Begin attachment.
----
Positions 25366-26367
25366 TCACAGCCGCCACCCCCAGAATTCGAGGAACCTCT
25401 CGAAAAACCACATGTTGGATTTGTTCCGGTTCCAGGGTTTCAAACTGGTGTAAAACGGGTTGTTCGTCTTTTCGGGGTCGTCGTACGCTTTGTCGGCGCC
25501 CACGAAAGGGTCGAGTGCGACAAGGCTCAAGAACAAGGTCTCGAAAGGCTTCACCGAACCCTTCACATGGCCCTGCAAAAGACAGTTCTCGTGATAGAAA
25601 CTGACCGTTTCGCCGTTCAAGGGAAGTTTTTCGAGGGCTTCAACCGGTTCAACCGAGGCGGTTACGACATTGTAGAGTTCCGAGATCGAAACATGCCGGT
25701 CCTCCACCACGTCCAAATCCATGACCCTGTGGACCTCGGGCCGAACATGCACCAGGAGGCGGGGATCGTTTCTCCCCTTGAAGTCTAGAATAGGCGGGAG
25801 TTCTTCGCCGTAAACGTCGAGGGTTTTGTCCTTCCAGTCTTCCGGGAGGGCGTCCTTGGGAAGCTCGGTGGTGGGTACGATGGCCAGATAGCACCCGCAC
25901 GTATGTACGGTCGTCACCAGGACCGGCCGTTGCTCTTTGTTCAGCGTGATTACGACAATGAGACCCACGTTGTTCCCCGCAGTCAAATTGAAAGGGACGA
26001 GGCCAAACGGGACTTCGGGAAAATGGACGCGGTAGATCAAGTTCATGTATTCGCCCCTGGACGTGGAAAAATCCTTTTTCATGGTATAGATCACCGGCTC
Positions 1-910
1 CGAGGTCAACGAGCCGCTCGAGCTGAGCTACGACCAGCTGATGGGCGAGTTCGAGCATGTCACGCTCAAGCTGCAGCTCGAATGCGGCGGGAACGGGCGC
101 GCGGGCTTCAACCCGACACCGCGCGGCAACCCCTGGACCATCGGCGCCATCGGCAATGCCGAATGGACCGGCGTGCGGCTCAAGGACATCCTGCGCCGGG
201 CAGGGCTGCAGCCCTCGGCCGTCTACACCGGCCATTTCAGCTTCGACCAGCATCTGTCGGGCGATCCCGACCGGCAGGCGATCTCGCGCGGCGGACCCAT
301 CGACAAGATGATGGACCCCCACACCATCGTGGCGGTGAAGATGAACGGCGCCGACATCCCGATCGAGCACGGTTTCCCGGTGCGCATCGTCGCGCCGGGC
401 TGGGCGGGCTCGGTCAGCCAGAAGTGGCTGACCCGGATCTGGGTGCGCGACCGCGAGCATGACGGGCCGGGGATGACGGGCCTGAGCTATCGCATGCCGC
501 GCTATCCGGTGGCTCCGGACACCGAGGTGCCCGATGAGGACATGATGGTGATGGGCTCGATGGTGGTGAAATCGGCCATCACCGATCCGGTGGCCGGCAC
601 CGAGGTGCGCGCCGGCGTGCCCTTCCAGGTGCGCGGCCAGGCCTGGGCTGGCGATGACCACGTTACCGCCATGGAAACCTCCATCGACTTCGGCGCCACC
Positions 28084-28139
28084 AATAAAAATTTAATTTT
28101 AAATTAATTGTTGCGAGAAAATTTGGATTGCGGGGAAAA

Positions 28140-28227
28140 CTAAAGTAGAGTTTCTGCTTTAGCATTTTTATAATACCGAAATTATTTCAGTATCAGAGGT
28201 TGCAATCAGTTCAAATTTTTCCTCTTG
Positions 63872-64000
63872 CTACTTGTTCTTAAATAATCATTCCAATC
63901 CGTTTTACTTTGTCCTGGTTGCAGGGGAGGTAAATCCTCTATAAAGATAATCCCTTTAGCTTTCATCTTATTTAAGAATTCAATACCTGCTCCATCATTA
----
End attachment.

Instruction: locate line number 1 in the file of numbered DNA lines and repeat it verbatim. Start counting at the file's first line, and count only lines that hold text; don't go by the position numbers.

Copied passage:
Positions 25366-26367